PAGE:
When Sunni and Shiite scholars disagreed over the ethics of cloning animals, I wondered whether there were other bioethical conflicts in the Muslim world.

Are Muslims split over stem cell research and genetically engineered crops? Generally speaking, do they approach biotechnologies in the same way — or variety of ways — as Western cultures?

I posed the question to a handful of Muslim bioethicists. The first to respond was Brown University anthropologist Sherine Hamdy. Wrote Hamdy,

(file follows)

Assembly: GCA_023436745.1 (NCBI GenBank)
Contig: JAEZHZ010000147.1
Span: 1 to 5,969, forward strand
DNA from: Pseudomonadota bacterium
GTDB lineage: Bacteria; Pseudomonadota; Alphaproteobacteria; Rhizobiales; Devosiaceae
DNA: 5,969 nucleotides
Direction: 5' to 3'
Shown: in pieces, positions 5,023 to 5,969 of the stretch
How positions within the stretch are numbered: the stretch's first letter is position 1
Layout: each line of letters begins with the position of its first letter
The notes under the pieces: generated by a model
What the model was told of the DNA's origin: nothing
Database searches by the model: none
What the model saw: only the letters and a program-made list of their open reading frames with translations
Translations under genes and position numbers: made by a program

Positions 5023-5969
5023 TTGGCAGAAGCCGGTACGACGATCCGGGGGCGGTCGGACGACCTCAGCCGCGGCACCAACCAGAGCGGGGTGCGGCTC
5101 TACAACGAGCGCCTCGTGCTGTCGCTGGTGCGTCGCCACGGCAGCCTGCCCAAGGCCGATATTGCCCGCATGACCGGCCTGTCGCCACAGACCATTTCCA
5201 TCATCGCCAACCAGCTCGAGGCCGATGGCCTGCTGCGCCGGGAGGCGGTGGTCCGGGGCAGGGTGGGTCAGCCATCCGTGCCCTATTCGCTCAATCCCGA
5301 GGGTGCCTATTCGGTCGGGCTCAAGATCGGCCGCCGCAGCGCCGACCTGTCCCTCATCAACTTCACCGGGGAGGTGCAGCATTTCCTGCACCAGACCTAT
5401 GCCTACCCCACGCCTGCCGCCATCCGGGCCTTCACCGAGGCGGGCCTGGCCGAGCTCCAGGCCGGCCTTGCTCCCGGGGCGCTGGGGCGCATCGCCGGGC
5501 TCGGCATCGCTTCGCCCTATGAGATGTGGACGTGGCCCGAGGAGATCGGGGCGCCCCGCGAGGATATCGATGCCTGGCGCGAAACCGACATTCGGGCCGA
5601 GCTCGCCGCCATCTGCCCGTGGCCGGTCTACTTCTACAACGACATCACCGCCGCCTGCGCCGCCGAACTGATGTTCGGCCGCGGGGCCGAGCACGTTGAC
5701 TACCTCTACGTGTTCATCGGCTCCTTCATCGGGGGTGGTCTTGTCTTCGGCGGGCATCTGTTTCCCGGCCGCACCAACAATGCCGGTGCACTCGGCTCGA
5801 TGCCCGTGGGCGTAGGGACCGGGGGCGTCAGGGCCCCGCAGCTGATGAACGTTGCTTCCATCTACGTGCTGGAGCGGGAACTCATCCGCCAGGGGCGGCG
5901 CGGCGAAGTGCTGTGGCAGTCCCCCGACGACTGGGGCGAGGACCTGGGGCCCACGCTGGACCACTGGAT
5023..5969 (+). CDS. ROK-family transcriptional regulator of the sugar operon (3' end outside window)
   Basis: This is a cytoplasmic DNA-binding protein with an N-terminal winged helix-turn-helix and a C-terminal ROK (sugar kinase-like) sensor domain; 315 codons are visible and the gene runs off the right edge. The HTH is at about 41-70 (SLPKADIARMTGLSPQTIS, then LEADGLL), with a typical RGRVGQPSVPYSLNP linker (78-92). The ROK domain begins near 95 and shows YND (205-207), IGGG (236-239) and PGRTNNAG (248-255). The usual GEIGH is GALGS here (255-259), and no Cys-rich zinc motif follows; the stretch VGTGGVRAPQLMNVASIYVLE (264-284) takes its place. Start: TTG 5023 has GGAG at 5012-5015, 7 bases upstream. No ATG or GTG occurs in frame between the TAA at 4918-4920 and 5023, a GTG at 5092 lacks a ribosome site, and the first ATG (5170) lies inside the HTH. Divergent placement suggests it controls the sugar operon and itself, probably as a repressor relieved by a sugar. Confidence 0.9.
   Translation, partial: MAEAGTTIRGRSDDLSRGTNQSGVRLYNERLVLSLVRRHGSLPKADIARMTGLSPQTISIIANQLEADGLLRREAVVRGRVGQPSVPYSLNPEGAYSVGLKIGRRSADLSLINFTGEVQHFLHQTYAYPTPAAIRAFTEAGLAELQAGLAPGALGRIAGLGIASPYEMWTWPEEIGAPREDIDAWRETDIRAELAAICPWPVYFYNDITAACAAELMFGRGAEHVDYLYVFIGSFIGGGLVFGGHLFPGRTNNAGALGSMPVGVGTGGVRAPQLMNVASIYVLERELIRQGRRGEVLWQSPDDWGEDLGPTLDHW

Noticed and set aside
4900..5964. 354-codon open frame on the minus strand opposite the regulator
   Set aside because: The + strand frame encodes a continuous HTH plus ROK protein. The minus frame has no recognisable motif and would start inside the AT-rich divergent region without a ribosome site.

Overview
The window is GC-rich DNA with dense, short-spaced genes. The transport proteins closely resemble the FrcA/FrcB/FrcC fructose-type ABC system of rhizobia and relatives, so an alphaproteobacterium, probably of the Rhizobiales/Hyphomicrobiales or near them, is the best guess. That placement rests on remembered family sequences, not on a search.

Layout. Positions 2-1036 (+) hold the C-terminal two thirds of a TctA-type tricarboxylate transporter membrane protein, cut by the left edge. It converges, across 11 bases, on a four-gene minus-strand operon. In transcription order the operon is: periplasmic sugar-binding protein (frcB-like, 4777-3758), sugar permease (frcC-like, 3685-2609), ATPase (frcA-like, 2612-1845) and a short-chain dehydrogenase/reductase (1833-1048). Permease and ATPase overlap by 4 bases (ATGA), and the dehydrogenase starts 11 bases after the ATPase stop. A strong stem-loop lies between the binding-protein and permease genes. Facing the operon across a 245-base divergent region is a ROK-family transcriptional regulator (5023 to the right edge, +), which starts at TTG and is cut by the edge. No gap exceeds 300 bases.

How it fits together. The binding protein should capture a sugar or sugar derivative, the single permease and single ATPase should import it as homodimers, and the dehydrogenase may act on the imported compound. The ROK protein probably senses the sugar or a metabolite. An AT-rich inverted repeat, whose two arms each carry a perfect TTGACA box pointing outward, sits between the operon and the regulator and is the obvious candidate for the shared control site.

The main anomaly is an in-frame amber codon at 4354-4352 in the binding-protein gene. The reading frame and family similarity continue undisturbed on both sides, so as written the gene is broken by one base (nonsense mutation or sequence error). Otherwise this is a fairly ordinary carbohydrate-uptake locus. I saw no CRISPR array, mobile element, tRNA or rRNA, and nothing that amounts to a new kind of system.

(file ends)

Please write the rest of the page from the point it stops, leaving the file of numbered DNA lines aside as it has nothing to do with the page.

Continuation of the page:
“I think it would be easy and reductionist to make this into yet another ‘Shiite vs. Sunni’ issue, but there has always been a wide space of interpretation and widely debate even within the Sunni Muslim world about various biotechnologies including cloning. Most religious sources say that if a given technology, e.g. cloning is for beneficial purposes and the good outweighs the negative (if there is potential for human cures, etc.) then it is permissible, others have cautioned about the potential danger of creating a ‘super race’ of people, animals….so most of the disagreement is actually about the understanding of the technology itself and what impact it might have.” (MORE)


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